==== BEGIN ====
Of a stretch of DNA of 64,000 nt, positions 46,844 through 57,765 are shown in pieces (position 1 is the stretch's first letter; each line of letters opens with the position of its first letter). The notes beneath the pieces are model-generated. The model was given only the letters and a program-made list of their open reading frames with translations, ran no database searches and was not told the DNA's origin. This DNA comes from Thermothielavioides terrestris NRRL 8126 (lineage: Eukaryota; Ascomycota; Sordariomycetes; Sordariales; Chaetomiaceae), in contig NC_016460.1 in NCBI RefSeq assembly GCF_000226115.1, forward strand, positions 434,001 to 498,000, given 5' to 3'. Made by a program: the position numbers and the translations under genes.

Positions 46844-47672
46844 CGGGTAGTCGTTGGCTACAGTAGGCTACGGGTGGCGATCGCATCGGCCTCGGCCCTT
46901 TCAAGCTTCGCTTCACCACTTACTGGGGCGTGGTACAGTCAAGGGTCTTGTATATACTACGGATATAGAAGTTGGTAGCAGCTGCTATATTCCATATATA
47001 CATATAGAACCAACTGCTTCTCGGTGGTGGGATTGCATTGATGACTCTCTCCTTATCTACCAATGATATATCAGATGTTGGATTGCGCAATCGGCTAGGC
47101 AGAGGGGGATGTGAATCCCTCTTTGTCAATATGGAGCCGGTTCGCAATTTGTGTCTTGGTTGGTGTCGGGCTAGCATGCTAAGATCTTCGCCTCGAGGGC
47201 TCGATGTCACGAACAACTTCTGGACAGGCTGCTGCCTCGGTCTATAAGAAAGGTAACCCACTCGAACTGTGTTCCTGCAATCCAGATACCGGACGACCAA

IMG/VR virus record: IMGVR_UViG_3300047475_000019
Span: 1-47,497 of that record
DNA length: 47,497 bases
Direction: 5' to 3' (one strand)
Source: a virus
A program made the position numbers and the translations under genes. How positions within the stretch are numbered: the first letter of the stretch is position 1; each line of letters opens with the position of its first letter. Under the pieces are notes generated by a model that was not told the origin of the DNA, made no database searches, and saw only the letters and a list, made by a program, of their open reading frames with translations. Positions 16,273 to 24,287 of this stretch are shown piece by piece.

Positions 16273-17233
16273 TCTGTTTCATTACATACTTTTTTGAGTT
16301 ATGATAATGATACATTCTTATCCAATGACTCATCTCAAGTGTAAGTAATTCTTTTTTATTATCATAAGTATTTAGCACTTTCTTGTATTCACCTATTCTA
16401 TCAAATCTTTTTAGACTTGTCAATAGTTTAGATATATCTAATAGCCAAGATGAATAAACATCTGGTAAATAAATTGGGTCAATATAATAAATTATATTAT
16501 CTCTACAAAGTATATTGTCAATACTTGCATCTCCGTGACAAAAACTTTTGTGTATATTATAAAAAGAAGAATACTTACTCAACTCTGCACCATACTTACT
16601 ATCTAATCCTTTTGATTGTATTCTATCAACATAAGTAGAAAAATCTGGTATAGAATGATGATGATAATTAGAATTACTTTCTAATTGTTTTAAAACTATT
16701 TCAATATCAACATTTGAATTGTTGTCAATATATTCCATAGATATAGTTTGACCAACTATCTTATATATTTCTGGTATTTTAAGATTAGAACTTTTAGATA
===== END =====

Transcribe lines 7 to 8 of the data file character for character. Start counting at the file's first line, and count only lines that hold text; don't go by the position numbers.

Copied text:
47201 TCGATGTCACGAACAACTTCTGGACAGGCTGCTGCCTCGGTCTATAAGAAAGGTAACCCACTCGAACTGTGTTCCTGCAATCCAGATACCGGACGACCAA

IMG/VR virus record: IMGVR_UViG_3300047475_000019